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Credit scores are set to rise for those with medical debt

According to many financial experts, one of the things that consumers should do every year is secure a free copy of their credit report from one of the three major credit bureaus. This simple step, they argue, can enable them to ensure that there are no errors present and provide them with a snapshot of their financial health as it relates to available credit.

Over the last few years, however, the idea of performing this simple yet otherwise vital task has become a scary proposition to many Americans thanks in large part to skyrocketing medical costs. Here, the problem is that people -- even those with health insurance -- simply can't pay their medical bills, and this failure can cause their credit score to take a major hit.

If you don't believe that medical debt is a major problem, consider that statistics show that it is now the number one cause of most bankruptcy filings here in the U.S., and that as many as 28 million Americans have emptied their savings over the last two years to cover medical expenses.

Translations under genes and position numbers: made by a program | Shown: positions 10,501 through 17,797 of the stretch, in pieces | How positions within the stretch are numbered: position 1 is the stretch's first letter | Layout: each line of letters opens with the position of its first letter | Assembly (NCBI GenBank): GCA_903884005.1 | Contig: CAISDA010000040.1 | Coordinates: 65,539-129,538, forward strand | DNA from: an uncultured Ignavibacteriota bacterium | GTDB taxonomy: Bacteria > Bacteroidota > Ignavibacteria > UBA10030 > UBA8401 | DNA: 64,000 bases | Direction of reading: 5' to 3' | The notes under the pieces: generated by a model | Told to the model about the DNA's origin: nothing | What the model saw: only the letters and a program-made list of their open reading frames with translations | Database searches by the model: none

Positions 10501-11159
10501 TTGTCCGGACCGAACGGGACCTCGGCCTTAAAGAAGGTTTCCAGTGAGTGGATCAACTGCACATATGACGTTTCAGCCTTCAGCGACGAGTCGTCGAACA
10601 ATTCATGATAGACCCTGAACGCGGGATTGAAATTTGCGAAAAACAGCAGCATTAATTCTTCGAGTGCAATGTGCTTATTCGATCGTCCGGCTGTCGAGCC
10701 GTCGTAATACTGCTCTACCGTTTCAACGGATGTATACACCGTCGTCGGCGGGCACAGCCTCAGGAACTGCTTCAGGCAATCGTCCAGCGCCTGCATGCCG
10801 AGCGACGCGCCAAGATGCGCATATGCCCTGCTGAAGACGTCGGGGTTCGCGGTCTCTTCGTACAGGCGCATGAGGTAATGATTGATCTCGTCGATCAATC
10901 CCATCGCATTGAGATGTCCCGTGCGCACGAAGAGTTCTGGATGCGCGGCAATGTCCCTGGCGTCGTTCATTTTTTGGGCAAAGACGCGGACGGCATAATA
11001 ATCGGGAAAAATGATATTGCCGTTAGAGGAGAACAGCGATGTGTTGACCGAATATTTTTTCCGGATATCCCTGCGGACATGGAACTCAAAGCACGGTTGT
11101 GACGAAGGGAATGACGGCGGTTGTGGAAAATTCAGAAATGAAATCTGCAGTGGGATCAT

The good news is that help is on the horizon, at least so far as credit scores are concerned.

That's because the Fair Isaac Corporation -- or FICO -- which compiles the most ubiquitous credit score in the U.S. announced earlier this month that it would be introducing major changes regarding medical debt.

Here, FICO will distinguish between medical and non-medical debt, with unpaid medical debt being given less weight in the calculation of credit scores and past paid medical debts being discounted altogether.

"Many consumers have medical debt, and we've found that this does not necessarily indicate an unlikeliness to repay other debts," said FICO's director of public relations. "Giving less weight to unpaid medical bills in collection ... is a way to possibly increase the chances of someone who is otherwise a good credit risk getting a loan."

It is estimated that FICO's re-calculation efforts will raise credit scores by an average of 25 points for those with unpaid medical debt but otherwise solid repayment histories.

While this is certainly very good news, it is important for those people whose medical debt has become entirely unmanageable despite their best efforts to remember that they do have options for securing a fresh start.

Source: Forbes, "Medical debts will soon weigh less on your credit score, but they're still a problem," Christina LaMontagne, Aug. 26, 2014

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